Saturday, April 8, 2017

Voyage to Saga: Base Reality (Part XII)

“People keep saying that, what exactly does that mean?” Vearden asked. All these little nicknames that people who could manipulate time give to themselves. They seemed so...self-serving. Who does that? “Do you run a school district, or something?”
“No, nothing so reputable,” the Superintendent responded. “Superintendent, not as in a leader; superintendent, as in I fix things. I don’t run these universes, I just make sure they run themselves.” He held his hand up pseudo-defensively. “But please, you may call me Gaius. It’s not my real name, I just like it.”
“Very well. And this is.....base reality? What exactly does that mean?”
It didn’t seem like Gaius had a good answer for that one. He paused for a second. “I don’t wanna say anything that’s going to make you feel unimportant, but let’s just say that your universe sprouted from mine, and relies on mine’s continued existence in order to exist itself.”
No good response. “O...kay.”
“Now. Ya’ll ready for this?”
“That sounds like a reference,” Vearden said.
Gaius smiled again. Then he lifted a normal black pen and clicked it once. Suddenly, Vearden knew what he was talking about. That was a lyric from a pop song. Why was he not able to remember that upon first hearing it? He shook it off as Gaius was continuing on with his introduction. “Tell me—and remember that I know the truth, because I know literally everything about you—have you ever heard of a deus ex machina?”
“Yeah,” Vearden answered honestly. “It’s when there’s no logical reason for something to happen in a story, but the writer just decided it would.”
“That’s right. It’s not a good thing. Critics frown upon it. I am no different, but I have recently found myself using them. Now, what I’ve done here is an interesting case. I didn’t actually require a deus ex machina, but what I did require was a series bridges. I needed connections between the universes in my domain, and fortunately, you’re genetically predisposed to that sort of thing. I needed you to establish your presence in these realities so that I could more easily enter them whenever I need to. And in order for this to work, you needed to have a profound effect on the narrative, rather than just sitting back and watching.”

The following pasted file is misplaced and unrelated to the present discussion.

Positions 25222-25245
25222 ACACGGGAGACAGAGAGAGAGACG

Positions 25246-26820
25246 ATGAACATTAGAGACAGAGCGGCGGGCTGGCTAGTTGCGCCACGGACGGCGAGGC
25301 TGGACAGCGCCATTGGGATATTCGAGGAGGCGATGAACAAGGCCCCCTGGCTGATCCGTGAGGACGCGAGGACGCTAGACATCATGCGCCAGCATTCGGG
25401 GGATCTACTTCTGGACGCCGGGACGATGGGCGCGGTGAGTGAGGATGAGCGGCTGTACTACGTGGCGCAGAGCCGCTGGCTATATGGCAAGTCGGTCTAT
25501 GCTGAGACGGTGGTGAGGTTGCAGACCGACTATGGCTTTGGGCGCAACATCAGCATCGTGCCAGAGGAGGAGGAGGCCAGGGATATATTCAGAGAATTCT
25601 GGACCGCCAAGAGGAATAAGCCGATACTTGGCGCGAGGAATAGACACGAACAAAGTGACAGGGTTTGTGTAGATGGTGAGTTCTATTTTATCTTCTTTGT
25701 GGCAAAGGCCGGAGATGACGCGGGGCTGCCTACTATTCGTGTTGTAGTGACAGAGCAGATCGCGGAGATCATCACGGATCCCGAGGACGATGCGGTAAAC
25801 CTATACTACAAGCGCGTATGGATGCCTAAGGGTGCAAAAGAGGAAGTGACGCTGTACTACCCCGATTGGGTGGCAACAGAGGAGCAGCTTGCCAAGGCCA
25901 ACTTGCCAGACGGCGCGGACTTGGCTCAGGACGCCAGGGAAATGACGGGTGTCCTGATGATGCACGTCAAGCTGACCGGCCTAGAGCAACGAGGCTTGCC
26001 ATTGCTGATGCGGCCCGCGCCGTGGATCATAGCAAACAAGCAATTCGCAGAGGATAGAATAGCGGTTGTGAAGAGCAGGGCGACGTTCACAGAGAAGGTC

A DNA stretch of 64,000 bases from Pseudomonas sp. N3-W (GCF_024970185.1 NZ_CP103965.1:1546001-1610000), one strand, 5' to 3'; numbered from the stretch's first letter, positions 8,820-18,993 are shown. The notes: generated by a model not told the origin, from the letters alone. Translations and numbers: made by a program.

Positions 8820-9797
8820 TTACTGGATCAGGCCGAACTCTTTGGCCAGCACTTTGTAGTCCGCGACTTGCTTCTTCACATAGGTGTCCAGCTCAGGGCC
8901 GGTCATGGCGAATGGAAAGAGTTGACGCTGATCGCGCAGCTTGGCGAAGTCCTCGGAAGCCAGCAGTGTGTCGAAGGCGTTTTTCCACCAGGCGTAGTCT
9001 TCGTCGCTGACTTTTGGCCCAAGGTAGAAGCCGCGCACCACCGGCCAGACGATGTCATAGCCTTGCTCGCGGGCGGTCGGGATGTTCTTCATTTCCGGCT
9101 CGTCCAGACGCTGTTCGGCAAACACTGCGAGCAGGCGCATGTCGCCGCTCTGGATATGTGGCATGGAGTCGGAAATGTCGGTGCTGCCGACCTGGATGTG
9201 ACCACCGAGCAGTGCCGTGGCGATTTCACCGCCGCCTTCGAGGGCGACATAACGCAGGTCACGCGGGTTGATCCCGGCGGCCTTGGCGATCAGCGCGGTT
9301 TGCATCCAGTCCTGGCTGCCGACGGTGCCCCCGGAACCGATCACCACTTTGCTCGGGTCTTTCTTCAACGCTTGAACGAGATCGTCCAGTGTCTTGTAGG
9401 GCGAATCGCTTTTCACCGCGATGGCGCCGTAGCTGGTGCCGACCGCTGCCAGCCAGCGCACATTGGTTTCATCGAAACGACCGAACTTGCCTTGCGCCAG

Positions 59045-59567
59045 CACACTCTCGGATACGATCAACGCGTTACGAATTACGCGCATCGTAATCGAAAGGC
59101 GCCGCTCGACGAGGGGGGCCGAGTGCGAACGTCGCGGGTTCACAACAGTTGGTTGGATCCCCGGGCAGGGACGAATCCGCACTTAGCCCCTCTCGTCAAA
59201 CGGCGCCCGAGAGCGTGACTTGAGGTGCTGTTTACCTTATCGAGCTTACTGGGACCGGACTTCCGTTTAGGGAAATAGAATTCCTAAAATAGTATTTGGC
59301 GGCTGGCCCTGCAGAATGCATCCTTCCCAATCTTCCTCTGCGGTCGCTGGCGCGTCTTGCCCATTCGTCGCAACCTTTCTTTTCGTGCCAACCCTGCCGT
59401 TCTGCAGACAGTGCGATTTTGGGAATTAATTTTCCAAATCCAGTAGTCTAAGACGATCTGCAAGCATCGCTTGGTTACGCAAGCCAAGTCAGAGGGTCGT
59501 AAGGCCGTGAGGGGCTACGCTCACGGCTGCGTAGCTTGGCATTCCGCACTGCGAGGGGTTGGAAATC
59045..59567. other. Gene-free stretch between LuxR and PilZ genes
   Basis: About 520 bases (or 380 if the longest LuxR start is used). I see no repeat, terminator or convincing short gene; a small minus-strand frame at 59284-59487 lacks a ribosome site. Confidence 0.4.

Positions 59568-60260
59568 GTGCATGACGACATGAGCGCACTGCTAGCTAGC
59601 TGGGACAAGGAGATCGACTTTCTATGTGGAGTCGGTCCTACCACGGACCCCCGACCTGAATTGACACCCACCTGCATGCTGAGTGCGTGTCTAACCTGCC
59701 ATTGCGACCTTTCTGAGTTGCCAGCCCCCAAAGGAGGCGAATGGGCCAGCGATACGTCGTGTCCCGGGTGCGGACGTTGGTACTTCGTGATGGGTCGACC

“Can’t The Shepherd do that? She’s the one who brought me here.”
“Well, she can only get me halfway. Yes, she can open windows to other universes, but she can’t establish herself in them. She can barely cross the threshold. That’s why you never actually saw her in one of them with you.”
“But she—”
He cut Vearden off, “went into that last reality? Yes, now she’ll be able to go to any universe that you have created bridges for, as will your wife and the scientist, or anyone else, really. You see what I’m going for here? Vearden, you’re a doorwalker. For a period of time, you were the doorwalker. You just created the Gretchen and Danuta team. They’re going to be very important to me down the line.”
“I see. Almost.”
“Close enough.”
“So can you give Saga back to me now?”
“I could, but I still need your help with a few things.”
“What might that be?”
He opened his arms to present his surrounds. They weren’t all that appealing. His apartment wasn’t too small, but it was dirty and old; not the best place to live. “I’m not lovin’ where I am in my life. I don’t expect a mansion, or anything, but I could do with a few upgrades. You can help me with that. I’m even more powerless than the Shepherd. I can’t usually personally experience anything but linear time. You’re my loophole.”
“What do you need me to do?”
“Just go back in time and make a few changes.”
“Then I get Saga?”
“That’s right, Vearden, you get Saga. Jesus.”
“No, I don’t need him. I just need her.”
“What do I do?”
“First, don’t be afraid. We need to form a bond.” Gaius stepped closer and pressed his lips against Vearden’s, while holding him in a tight embrace. After a few seconds, he released and stepped away.